To build on what David said, you'll call socket.select() with three lists. The first is all sockets that you want to try reading from (which will be the server socket + all clients), the second is a list of sockets that you want to send data on (every client with outgoing text), and the third is usually empty (and I completely forget what it was for). You set the timeout argument to 0 which tells select() not to wait around if there's nothing to do.


If the client uses send() with the flag MSG_OOB the data will appear in the third set, unless the receiving socket has SO_OOBINLINE set with setsockopt(). If it does then all the data will come in the first set, although the OOB data appears out of sequence. It's rarely used, and not an error as the var name "errorfds" in select() might suggest, but an exceptional condition. You can trigger it with telnet clients by sending attention, cancel, and other functions, like sometimes AYT. Most Dikumuds respond by dumping the client.
08 Mar, 2009, Grimble wrote in the 17th comment:
Votes: 0
Tyche said:
Lastly, I'll be releasing something hopefully useful within the next month or so for C/C++ muds and a gem for Ruby.

There's an existing asynchronous io library for C++ here that could be leveraged for this.
08 Mar, 2009, quixadhal wrote in the 18th comment:
Votes: 0
Tyche said:
I've found the single select server to perform better than the threaded server.

That doesn't surprise me, actually. On a server where threading doesn't result in multiple processes (older versions of Solaris?), you can win with threads because the socket ones will sleep for 99.9% of their time. However, under linux, every thread is a first-class process, meaning you get all the overhead of having seperate (possibly duplicated) memory pages, a full context switch, and the scheduler treats them all as seperate scheduled entities.

What might be worth exploring is the difference between using select() and poll(). Once upon a time, people started using poll() because select() had a limit on the number of descriptors you could work with (and there used to be big muds with >256 players!), but I don't know if that limit exists nowadays, so it might just be which API you prefer.
09 Mar, 2009, Tyche wrote in the 19th comment:
Votes: 0
quixadhal said:
Tyche said:
I've found the single select server to perform better than the threaded server.

That doesn't surprise me, actually. On a server where threading doesn't result in multiple processes (older versions of Solaris?), you can win with threads because the socket ones will sleep for 99.9% of their time. However, under linux, every thread is a first-class process, meaning you get all the overhead of having seperate (possibly duplicated) memory pages, a full context switch, and the scheduler treats them all as seperate scheduled entities.


Well I meant in these particular implementations which used the ruby MRI, in which case threads aren't real threads. Well… some implementations or builds are, but there's additional overhead in any case with a lot of mutexes/critical sections in the interpreter. On some recent dev builds (ruby 1.9) use real threads without the the same level of locking overhead. It's my understanding that there will likely be two different thread models and a fiber implementation in ruby. So YMMV.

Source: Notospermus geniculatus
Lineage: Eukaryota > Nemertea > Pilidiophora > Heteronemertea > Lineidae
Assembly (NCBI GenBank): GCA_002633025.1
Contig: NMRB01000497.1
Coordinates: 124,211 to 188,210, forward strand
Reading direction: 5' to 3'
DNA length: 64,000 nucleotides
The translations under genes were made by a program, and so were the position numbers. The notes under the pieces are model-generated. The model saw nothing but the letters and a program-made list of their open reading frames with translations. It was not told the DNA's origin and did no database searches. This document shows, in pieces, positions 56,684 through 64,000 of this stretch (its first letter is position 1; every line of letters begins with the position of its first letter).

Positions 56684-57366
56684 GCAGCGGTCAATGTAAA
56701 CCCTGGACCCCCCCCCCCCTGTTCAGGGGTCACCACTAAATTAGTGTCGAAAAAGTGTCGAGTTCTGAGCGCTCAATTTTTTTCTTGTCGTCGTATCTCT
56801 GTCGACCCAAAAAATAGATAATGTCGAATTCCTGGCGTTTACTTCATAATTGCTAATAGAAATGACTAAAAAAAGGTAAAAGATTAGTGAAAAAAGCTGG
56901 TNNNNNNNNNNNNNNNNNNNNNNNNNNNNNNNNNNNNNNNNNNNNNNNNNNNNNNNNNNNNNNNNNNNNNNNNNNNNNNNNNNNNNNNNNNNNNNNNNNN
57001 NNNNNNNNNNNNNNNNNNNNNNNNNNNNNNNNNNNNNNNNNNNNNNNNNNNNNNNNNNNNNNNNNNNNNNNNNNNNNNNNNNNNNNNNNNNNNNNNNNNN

quixadhal said:
What might be worth exploring is the difference between using select() and poll(). Once upon a time, people started using poll() because select() had a limit on the number of descriptors you could work with (and there used to be big muds with >256 players!), but I don't know if that limit exists nowadays, so it might just be which API you prefer.


poll and select appear to wrap one or the other depending on the platform. There used to be a low limit on file descriptors a process could have open (early 90's) which probably doesn't apply to any modern system outside of special micro-OSs. There's a macro FD_SETSIZE which you have to define if you want a larger FD set for select, since the array is set up in the headers. Again, in the mid 90's the default was 64 on windows and most of the unixes I worked with. Today, it's probably 1024 on most systems, but you can still override that to be higher. The real limit isn't the size of the array, but the number of sockets/files your tcp stack can handle, or more likely amount of memory you've got. For example the stack in Vista can support 32K sockets open, however they are allocated in REAL memory, which is a fixed pecentage of whatever you've got plugged into your machine.
09 Mar, 2009, Barm wrote in the 20th comment:
Votes: 0
Tyche said:
If the client uses send() with the flag MSG_OOB the data will appear in the third set, unless the receiving socket has SO_OOBINLINE set with setsockopt().


I'm going to guess that OOB refers to 'Out of Band' signalling. I didn't even know that was supported at the socket layer.